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Ana Talavera: Illuminating the Fog

Cobb County, Georgia Customized Employment Project
Program: Project Exceed

"Derive happiness in oneself from a good day's work, from illuminating the fog that surrounds us."-
Henri Matisse

Ana

Non-stereotypical. I can't escape the wonder of this idea. If you are interested in non-stereotypical employment for an individual with a developmental disability, then I would like to introduce you to Ana Talavera. Labeled as moderately mentally retarded and diagnosed with Cerebral Palsy, the typical job market open to Ana might begin with wiping down tables at a fast food restaurant and end with bagging groceries at a local market. Not Ana. Ana is on the cusp of becoming a professional Translator. How's that for non-stereotypical?

A participant in the Workforce Action Grant under the Department of Labor/Office of Disability Employment Policy, Ana has used this opportunity to pursue her employment dreams. She is a customer of the Cobb and Douglas Counties Community Services Boards. The Workforce Action Grant paired Ana with Lizzie Prioleau, a seasoned job coach who is no stranger to creative thinking.

Through vocational profiling, and simply getting to know Ana outside the walls of a day program, Liz found out about her dreams of working with children, that she possesses good computer skills, and is bilingual. When asked what her dream job is, Ana responds, "I love to work with children."

Born in Puerto Rico, Ana currently lives with her mother in the Atlanta area. By getting to know Ana outside of a segregated setting, Ana's job coach discovered that Ana's mother speaks limited English, and that Ana uses Spanish exclusively while at home.

A woman with good computer skills, who wants to work with children, and who is bilingual. Between Ana and Liz, an idea was born.

Liz quickly put out feelers for an unmet need in the community. An unmet need that Ana could fulfill. Her cold calls, emails, and foot pedaling led Liz to Refugee/Immigrant Parent Outreach Services - located in Ana's community. Liz and Ana met with Verdi N. Avila, a Coordinator there. Mr. Avila bonded with Ana and recognized her value. It also became apparent that the early stage of natural support was sparked as a result of this connection.

Mr. Avila explained that with the Atlanta area's booming Hispanic community, preschool and primary grade teachers were encountering students who could speak only Spanish. The language barrier was frustrating teachers and denying students an education. In other words, they desperately needed what Ana had to offer. Verdi explained what requirements were needed, and Liz and Ana tackled each one (such as obtaining a background check.) Avila also had contacts at many local schools and soon arranged an interview with the principal of one of these. He even went so far as to meet with Ana and Liz to coach them for the interview.

The interview went well. The principal of the school envisions Ana not only as a translator, but also as an education facilitator, and a parent/teacher liaison.

An obstacle that has cropped up is how to pay Ana's salary. The school budget will not be adequate. (Remember Ana's position did not exist until she and Liz identified this unmet need). In July, Ana and Liz will meet with the school's Partners in Education – corporate sponsors who fund Special Projects.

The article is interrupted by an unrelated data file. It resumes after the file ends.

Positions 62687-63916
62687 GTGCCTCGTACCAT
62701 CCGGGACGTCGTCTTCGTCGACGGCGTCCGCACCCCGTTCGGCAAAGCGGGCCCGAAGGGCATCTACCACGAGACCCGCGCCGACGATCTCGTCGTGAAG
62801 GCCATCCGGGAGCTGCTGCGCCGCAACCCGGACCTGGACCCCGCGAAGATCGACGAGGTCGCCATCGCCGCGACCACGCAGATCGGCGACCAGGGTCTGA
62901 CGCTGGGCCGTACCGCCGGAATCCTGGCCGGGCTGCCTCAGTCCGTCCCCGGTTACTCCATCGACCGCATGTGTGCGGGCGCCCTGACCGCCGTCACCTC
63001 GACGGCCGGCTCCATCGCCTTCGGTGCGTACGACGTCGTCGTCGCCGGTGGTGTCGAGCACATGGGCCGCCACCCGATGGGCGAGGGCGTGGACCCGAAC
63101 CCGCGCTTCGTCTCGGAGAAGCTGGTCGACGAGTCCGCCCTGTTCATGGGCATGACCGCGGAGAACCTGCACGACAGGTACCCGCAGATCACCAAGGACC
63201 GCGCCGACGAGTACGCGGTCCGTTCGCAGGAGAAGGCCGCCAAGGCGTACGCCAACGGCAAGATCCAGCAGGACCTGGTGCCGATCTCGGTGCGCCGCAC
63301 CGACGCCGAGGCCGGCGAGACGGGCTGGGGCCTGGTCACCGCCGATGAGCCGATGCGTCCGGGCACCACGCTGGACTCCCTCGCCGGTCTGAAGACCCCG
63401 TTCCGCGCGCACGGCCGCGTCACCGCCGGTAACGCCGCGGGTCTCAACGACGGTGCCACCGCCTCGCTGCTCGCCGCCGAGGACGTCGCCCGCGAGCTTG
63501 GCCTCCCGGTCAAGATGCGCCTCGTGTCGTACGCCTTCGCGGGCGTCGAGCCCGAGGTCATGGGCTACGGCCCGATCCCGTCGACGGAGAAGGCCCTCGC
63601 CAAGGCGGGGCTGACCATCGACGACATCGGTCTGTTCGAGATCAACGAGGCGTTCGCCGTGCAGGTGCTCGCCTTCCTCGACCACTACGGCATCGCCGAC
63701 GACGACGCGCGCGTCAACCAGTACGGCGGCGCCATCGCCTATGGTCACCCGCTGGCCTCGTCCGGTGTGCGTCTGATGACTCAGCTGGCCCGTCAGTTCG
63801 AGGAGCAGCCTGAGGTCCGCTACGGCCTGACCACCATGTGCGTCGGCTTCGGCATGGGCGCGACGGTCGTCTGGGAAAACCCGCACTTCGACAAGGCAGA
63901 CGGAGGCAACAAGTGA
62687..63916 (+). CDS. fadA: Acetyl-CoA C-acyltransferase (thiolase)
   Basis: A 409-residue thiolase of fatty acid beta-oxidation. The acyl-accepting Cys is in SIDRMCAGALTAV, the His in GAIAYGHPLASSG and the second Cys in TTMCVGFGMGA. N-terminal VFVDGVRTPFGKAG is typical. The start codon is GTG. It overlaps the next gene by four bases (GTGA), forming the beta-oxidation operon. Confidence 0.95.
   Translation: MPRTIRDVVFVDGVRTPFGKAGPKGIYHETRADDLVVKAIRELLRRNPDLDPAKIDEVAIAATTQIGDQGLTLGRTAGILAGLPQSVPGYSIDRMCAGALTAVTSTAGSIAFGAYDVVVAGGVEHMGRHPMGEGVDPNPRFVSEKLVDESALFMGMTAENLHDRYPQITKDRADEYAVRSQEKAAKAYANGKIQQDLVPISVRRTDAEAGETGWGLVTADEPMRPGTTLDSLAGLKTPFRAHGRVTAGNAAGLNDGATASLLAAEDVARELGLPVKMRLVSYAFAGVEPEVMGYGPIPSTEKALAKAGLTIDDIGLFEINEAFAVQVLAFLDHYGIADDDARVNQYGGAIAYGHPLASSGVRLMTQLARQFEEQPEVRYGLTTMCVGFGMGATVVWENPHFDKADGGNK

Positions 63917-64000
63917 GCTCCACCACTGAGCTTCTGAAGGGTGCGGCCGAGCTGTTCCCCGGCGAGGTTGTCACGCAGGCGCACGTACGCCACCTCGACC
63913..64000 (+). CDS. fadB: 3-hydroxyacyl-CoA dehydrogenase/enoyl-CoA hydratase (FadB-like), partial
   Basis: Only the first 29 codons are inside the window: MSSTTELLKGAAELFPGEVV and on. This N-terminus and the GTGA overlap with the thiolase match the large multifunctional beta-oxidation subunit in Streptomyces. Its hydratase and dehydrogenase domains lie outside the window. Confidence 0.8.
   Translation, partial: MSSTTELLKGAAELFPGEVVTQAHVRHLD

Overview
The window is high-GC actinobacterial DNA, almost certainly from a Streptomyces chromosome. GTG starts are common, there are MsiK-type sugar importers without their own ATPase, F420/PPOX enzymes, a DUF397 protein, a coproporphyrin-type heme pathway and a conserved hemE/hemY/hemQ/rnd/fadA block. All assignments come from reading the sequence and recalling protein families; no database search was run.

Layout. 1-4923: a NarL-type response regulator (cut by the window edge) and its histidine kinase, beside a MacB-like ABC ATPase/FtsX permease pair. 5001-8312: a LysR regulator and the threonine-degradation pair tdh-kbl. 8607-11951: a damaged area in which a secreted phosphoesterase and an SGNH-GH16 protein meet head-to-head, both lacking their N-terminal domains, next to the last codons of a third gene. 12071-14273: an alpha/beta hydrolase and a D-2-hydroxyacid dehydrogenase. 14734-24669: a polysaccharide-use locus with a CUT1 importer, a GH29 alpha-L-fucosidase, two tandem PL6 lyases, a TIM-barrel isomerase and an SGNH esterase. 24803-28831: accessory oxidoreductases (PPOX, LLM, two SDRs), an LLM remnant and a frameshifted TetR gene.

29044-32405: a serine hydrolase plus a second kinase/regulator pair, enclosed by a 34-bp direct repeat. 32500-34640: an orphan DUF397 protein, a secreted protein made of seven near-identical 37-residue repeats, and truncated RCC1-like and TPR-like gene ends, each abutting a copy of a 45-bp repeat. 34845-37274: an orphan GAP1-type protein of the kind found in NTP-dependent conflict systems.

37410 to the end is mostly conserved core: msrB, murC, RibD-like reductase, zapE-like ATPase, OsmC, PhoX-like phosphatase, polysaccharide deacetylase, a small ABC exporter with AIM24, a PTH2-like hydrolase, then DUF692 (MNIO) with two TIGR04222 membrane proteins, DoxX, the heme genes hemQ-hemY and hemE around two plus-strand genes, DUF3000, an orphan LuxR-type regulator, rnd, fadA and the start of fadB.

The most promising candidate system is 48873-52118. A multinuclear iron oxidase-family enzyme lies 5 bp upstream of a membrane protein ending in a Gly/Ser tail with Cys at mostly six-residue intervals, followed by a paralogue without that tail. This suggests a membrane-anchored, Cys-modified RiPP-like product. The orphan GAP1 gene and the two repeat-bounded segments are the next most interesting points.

Part of what Ana will bring with her to the job is a state-of-the-art computer system. Just as an executive might bring a college degree to the bargaining table, or a mechanic might brings along tools and expertise to a potential employer; Ana brings this computer set-up. Referred to as "resource ownership", these resources that Ana has to offer a potential employer belong to her and were made possible through the funding of the Workforce Action Grant (Griffin & Hammis, 2003). These resources belong to Ana. Just as the mechanic keeps his tools, or the executive retains her degree, Ana's computer will remain hers if she and her employer part ways. She plans on using her computer to teach technology and language skills to children.

Looking to the future, Ana has applied to Vocational Rehabilitation for additional funding. Transportation is also an issue that will have to be addressed, but Ana has a supportive family, and makes friends quickly. Job coaching will be available for as long as Ana requires it, with the goal of this paid support fading away as natural supports (family, friends, co-workers) take its place.

Looking back at the Henri Matisse quote, about how a good day's work will illuminate the fog that surrounds us, I can't help but be struck by the fact that Ana's career path takes this idea a step further. Through her unique skills, she will help children communicate and connect with their community - and illuminate the fog that might otherwise surround them.

References

Griffin, C. & Hammis, D. (2003). Making Self Employment Work for People with Disabilities. Baltimore: Brookes Publishing.

Produced in collaboration with Cobb and Douglas Counties Community Services Boards, Georgia (www.cobbcsb.com) and Griffin-Hammis Associates, LLC (www.griffinhammis.com)

For more information about this case study, please contact:
Kate Brady
(770)434-7911 (voice)
kbrady@cobbcsb.com

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